Military chief: Philippines won’t halt operations against communist guerrillas

BenarNews staff
Military chief: Philippines won’t halt operations against communist guerrillas Activists march in Quezon City, Metro Manila, to honor Communist Party of the Philippines founder Jose Maria Sison, who died three days earlier at age 83, Dec. 19, 2022.
Basilio Sepe/BenarNews

The Philippine military on Wednesday ruled out a ceasefire with communist rebels and said it would carry on with counter-insurgency operations against them, a day after both sides announced a Norway-brokered agreement to resume peace talks.

Agreeing to a truce would only give the Communist Party of the Philippines and its armed wing, the New People’s Army, time to reorganize its depleted forces, Armed Forces of the Philippines chief Gen. Romeo Brawner Jr. said.  

“Instead of moving forward with gains, we will just back off and this will give the NPA a chance to regroup? As far as the AFP is concerned, the fight continues,” Brawner told reporters during a military leadership summit in the northern province of Pampanga.  

“[W]e will continue with our mission and we will continue with our focused military operations,” Brawner said. 

Since Philippine communist leader Jose Maria Sison, 83, died in the Netherlands last December, the government has launched a series of attacks against the rebels, including killing at least six during a September gunbattle.

On Tuesday, government officials and communist party officials announced they had agreed to resume peace talks canceled in 2017 by then-President Rodrigo Duterte. 

The agreement, reached last week in Oslo through confidential meetings facilitated by Norway, called for establishing a framework to resume talks to end the rebellion that began in 1969. The communist insurgency, which has left tens of thousands of people dead and stunted growth in the Philippine countryside, is Asia’s longest-running active rebellion.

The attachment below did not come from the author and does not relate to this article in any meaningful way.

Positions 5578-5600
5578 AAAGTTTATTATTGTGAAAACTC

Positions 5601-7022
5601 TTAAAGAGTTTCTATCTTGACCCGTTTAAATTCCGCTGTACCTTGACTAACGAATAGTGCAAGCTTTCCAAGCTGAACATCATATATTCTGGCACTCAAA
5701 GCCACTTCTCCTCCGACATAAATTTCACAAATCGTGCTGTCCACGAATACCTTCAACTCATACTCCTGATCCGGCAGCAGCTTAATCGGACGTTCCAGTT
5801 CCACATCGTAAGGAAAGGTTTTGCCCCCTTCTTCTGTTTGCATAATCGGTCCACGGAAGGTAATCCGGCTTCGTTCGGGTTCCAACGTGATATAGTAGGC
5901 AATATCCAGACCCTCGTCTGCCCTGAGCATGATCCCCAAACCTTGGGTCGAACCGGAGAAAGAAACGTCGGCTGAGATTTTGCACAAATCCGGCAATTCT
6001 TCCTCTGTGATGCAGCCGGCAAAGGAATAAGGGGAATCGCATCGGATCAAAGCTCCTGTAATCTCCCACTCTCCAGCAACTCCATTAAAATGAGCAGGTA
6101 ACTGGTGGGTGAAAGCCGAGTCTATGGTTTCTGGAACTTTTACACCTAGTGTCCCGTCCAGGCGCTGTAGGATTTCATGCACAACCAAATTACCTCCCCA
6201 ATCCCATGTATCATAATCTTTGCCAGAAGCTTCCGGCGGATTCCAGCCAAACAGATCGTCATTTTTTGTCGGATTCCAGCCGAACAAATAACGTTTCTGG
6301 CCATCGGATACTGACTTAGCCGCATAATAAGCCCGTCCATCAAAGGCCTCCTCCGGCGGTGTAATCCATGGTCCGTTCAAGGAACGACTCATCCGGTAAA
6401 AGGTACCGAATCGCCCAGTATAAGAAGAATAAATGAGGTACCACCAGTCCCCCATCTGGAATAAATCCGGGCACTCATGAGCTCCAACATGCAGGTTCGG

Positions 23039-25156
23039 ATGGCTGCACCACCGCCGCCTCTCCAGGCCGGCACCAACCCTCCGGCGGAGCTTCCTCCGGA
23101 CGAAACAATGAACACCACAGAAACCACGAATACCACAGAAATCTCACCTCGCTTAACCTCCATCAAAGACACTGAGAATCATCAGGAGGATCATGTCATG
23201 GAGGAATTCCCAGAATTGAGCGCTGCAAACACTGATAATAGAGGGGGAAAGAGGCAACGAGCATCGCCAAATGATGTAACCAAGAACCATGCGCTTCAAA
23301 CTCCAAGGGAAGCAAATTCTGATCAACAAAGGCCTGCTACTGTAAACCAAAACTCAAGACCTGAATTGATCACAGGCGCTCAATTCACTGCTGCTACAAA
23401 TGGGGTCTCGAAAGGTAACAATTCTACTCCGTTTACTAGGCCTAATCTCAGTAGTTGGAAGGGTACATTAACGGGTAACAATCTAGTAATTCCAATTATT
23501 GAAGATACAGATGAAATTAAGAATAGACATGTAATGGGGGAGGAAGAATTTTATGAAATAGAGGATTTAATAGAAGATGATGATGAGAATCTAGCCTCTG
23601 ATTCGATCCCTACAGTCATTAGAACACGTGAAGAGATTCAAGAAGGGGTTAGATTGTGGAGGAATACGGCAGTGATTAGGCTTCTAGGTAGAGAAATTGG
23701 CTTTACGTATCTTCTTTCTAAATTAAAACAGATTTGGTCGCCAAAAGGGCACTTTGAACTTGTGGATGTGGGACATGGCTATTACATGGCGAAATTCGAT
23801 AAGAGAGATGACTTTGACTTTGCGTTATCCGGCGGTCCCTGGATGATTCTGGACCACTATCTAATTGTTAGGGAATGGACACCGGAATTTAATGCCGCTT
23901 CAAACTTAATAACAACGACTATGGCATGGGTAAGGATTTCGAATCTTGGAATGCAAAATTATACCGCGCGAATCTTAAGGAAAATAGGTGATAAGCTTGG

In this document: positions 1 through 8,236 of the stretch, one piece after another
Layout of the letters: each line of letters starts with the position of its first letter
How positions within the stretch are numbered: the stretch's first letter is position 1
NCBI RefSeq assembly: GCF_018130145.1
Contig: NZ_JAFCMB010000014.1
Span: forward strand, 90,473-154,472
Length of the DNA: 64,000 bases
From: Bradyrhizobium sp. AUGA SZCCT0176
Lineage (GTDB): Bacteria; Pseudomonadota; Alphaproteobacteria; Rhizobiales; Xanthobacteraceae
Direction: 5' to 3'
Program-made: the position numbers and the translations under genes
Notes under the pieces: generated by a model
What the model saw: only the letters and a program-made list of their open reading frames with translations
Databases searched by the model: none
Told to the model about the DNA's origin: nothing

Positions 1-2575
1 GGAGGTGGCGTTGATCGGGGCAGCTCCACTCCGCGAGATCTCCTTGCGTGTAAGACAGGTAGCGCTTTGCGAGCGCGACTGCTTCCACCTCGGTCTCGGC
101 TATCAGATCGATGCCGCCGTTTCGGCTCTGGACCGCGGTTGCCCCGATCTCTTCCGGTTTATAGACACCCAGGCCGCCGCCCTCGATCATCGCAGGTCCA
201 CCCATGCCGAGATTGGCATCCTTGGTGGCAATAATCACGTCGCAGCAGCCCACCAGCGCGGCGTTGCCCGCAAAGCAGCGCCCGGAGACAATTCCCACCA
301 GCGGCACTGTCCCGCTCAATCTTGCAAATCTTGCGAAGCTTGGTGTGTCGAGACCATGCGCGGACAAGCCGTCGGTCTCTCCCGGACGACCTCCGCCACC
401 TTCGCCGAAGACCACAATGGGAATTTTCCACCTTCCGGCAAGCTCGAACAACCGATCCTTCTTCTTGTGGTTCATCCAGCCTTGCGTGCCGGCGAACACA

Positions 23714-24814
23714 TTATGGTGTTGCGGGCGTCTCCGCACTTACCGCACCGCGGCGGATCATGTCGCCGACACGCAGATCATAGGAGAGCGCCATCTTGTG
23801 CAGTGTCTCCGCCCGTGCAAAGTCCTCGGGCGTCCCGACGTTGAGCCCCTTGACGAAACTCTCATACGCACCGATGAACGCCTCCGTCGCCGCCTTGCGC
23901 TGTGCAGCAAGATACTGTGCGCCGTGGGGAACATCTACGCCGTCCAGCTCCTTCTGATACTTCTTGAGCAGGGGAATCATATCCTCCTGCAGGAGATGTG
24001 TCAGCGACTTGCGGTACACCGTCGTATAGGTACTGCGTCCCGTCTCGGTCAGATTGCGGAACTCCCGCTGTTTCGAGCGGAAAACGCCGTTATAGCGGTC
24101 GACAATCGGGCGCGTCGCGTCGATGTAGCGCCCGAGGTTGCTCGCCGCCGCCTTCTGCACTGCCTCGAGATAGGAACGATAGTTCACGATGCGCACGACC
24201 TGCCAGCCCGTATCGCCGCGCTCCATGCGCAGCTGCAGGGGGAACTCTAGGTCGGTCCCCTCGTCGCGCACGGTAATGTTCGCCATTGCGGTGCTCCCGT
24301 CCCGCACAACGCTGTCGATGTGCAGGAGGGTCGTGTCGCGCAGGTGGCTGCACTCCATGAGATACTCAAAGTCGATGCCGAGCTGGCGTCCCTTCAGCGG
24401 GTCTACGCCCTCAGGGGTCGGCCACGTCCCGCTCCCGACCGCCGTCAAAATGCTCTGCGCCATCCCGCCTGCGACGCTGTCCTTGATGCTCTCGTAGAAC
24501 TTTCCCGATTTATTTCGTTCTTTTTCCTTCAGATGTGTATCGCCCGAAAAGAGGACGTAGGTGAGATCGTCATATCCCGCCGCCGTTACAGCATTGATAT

“Consequently, we envision and look forward to a country where a united people can live in peace and prosperity,” the statement concluded.

After the announcement, CPP spokesman Marco Valbuena said it was a “first half-step” toward resuming the talks. 

“To clear the road for peace negotiations, it is the distinct responsibility of President Ferdinand Marcos to take the initiative to sweep away the Duterte-period thorns and spikes which litter it,” he said.

Valbuena did not immediately respond on Wednesday to BenarNews requests for comment about Brawner’s statement.

Duterte, who took office in June 2016, canceled the talks after accusing the NPA of launching deadly attacks in the southern Mindanao region. 

His government went on to blacklist the CPP-NPA as a terrorist organization and launch offensives against the groups. The military estimates that the guerrilla force has fallen to about 2,100 armed fighters, from at least 20,000 in the 1980s.

On Wednesday, National Security Adviser Eduardo Año rejected the communists’ call to lift the government’s designation of the NPA as terrorists. He said that would happen only if they agreed to a final peace agreement and to end their insurgency.

Año said the government wanted to avoid giving in to CPP demands without developments in the peace process.

He cited the release of rebel consultants as a goodwill gesture to participate in previous peace negotiations. When Duterte terminated those talks, the consultants did not turn themselves in.

“We want to avoid incidents in the past. They [the communists] made a lot of demands. What happened was that those who were released did not return, they went back to the mountain. That is our apprehension,” Año said.

The security adviser also said he would also not recommend a Christmastime truce with the rebels.

“Why do you have to recommend that when we know that what the CPP-NPA is doing, particularly the NPA, are purely violent activities,” Año said.

He said that not declaring a ceasefire would allow the military to accomplish its objective of dismantling NPA’s remaining 20 weakened guerrilla fronts.

MILF peace deal

Meanwhile in the southern Philippines, a nearly decade-old peace agreement has not been totally successful in quelling violence. 

In 2014, the Philippine government and leaders of the Moro Islamic Liberation Front (MILF) guerrilla group signed the deal where the rebels were given the Bangsamoro Autonomous Region in Muslim Mindanao.

During the nine years since the agreement was signed, three other militant Muslim groups pledged their allegiance to the Islamic State and have tried to recruit former MILF guerillas to join their ranks. 

In addition, government troops have blamed MILF members for deadly ambushes in the volatile south.

Jojo Riñoza in Manila contributed to this report.


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